The Clos des Soutyères from Les Verrières hails from within the Languedoc-Roussillon region of Southern France, a region known for producing wines at the value end of the spectrum. It is a blend of Syrah, Grenache and Carignane (the varietal primarily responsible for this wine’s aggressive tannins and 14% alcohol content). This is a bold red. You’ll taste a quartet of darks—dark cherries, dark plum, dark chocolate and dark coffee. The finish is long; the chocolate seems to hang on forever. But the tannins have even greater stamina, tingling your gums long after the chocolate has disappeared.
In addition to how it tastes, though, there are two other important reasons you should try this wine. First, it’s a rare opportunity to get a highly rated wine at a very reasonable price. Most wine drinkers, including me, spend a lot of time tracking down great values. And there are some gems out there to be found, even if you do have to sift through a lot of ore sometimes to find them. This is one of those gems.
This wine from Les Verrières is not only reasonably priced at $22.99, but it is also highly rated. In August 2006, Wine Spectator rated this wine a 91. To give you some perspective on what a good deal this is, the 2001 Silver Oak, Napa Valley—a highly coveted and insanely popular cult Cab from California—is rated an 89 and the PLCB charges $99.99.
Some people dismiss wine scores for being subjective and as being nothing more than a marketing tool. Back in August, the New York Times took aim at 100-point wine rating systems because of how wine marketers have been exploiting them. For example, marketers will often trumpet a 90 but ignore an 89, implying that the scores reflect an objectivity and a precision that even respected wine critics will readily admit (and most intelligent consumers already know) just isn’t possible. Some wine merchants have even been accused of inventing high scores to push their wines, affecting the credibility of wine scoring in general.
That being said, a score can still be a useful guide if it comes from a reliable source such as Wine Spectator (Robert Parker’s Wine Advocate and Stephen Tanzer from Food and Wine Magazine are also in that category). And at $22.99, this is great opportunity to experience a 91 from Wine Spectator and incorporate that experience into your wine vocabulary.
The second reason you should try this wine is because it comes from a very limited production. The reason this is important, at least for PA wine consumers, is because of what it may represent—progress.
Pennsylvania’s wine distribution system has taken its lumps over the years. It has been called draconian and has often been criticized as being antagonistic to wine consumers in terms of price and selection. PLCB Chairman Jonathan Newman has done a lot over the past few years to change that. You still may not be able to buy wine at your local grocery store or escape the Johnstown Flood Tax, but things have gotten a whole lot better. The PLCB is now leveraging its buying power as the largest wine purchaser in the country to get some great deals, some of which it offers as Chairman’s Selections. The PLCB also is now offering more high-end wines, although its buying power does not always have the same muscle at this end of the spectrum (for example, the PLCB charges $135 for the 2003 Chateau Ducru-Beaucaillou, a widely-available Second Growth Bordeaux, but it lists elsewhere for $125).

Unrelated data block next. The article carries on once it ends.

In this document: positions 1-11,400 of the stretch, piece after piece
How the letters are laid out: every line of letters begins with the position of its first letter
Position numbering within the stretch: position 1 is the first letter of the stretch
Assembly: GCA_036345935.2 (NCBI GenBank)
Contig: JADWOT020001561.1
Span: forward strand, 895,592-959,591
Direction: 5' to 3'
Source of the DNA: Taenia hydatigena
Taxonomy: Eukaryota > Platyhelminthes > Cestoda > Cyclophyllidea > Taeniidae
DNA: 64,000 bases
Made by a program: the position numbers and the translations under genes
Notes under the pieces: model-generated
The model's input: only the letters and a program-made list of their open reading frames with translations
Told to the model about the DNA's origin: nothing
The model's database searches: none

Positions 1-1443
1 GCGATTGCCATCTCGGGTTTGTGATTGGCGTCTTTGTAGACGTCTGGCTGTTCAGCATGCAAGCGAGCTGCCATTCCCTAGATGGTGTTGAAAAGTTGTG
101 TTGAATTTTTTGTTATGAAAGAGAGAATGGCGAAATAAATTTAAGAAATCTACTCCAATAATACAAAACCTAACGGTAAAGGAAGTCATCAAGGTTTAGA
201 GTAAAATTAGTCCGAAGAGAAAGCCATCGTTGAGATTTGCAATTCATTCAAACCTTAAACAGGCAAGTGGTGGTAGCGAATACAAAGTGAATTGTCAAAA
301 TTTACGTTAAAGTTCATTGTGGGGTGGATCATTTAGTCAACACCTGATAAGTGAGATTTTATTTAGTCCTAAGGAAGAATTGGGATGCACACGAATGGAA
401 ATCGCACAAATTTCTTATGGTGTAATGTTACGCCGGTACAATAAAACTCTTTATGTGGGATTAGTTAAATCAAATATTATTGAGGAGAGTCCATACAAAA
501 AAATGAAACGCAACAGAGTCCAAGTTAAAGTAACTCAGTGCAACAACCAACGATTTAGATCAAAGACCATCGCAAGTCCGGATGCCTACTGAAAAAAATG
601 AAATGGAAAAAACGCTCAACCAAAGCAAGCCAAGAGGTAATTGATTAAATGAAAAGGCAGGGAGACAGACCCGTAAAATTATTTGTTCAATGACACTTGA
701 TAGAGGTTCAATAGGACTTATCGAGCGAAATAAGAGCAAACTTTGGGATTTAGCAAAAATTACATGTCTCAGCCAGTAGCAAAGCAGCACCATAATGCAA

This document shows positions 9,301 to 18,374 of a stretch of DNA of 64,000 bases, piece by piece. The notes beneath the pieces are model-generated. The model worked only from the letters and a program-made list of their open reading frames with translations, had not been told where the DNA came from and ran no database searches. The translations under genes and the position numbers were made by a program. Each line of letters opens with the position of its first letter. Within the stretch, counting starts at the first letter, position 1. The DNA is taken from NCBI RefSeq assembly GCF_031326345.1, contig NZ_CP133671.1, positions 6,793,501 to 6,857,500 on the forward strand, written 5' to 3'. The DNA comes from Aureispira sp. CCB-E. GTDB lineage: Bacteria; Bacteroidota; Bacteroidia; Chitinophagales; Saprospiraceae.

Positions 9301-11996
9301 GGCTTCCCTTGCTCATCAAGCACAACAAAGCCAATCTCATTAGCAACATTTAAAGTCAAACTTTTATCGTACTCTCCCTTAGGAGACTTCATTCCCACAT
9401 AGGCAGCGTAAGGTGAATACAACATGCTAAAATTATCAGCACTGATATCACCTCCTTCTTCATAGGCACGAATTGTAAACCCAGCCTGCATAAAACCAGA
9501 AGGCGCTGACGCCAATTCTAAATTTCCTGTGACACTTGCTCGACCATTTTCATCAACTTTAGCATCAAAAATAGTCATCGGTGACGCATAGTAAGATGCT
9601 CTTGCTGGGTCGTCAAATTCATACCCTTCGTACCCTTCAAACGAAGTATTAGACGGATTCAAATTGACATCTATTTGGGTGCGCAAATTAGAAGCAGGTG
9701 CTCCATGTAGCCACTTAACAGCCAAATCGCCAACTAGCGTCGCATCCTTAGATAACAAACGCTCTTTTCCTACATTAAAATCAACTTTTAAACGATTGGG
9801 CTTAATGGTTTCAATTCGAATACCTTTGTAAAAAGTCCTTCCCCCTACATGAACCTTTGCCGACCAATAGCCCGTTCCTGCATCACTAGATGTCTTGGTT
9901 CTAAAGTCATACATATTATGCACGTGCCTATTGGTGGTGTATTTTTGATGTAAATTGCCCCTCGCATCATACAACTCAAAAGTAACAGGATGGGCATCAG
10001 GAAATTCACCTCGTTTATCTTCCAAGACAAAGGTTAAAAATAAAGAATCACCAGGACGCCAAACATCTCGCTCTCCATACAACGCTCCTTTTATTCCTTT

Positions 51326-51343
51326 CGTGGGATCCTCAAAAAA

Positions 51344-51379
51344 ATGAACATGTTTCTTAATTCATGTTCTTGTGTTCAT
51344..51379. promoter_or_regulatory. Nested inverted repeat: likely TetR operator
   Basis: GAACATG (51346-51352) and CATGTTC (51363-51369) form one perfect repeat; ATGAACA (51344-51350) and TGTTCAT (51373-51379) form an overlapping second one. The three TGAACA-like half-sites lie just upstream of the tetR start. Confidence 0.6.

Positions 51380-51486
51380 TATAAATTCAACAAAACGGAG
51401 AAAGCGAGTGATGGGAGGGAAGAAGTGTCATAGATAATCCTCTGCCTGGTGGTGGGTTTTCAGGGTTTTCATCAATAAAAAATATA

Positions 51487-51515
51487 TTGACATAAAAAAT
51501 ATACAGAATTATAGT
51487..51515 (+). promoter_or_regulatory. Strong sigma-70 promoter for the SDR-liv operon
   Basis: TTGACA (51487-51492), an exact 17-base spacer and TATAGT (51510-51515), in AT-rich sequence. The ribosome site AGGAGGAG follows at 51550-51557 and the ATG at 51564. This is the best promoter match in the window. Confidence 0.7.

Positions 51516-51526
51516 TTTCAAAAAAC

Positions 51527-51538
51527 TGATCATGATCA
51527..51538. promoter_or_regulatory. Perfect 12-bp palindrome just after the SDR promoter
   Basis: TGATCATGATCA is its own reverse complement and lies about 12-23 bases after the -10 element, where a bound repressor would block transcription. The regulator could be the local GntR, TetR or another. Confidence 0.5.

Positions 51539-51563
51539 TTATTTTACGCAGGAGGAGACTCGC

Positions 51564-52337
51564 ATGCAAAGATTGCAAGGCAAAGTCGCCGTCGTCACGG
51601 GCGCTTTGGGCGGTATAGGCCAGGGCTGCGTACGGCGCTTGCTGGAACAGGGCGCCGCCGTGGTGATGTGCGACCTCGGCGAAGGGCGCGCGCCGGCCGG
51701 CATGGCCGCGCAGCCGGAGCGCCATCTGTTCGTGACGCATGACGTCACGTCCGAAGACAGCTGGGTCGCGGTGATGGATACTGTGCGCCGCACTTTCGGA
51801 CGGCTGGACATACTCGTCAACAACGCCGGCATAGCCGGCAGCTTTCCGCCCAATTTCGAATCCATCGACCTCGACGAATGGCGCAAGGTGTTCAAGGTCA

But the one area the PLCB does not focus on is offering wine that is produced in small quantities, which are often some of the most sought-after wines in the world. You can’t blame the PLCB for not pursuing small productions; even in states that have privately run wine distribution systems, a wine merchant can have a hard time landing these desirables. Plus, buying small productions doesn’t seem to fit with the PLCB’s buying model. If you’re buying wine for the whole state (even just the specialty stores), it doesn’t make sense to buy wine produced in quantities so small that you couldn’t offer it in all of your stores. In addition, wine makers that have small productions probably aren’t seduced by the PLCB’s buying power. Even if they had enough product for the PLCB, it’s unlikely that they’d be interested in cutting any sort of deal given that small productions are usually in very high demand, especially if their wine is highly rated.
That’s what makes the Clos des Soutyères such an interesting find here in PA. Les Verrières made only 1,000 cases of this wine, which is a very small production. The PLCB not only managed to capture 403 of the 1,000 cases made, but it was able to get them at a discount (it was quoted at $30)—an amazing coup for a wine rated 91 by Wine Spectator. It is possible that the PLCB just got lucky—maybe it inked the deal with Les Verrières prior to August 2006, something Les Verrières may not have been willing to do had the Wine Spectator rating been published sooner. But even if that is true, at a minimum it shows that the PLCB recognizes the value in opening dialogues with small producers and (hopefully) building lasting relationships with them.
It is not often that you’re able to find a highly rated wine produced in small quantities at a great price. So, you should take advantage of this opportunity while you can. The Les Verrières - Clos des Soutyères (PLCB No. 20202) is available at the PLCB’s Premium Collection Stores.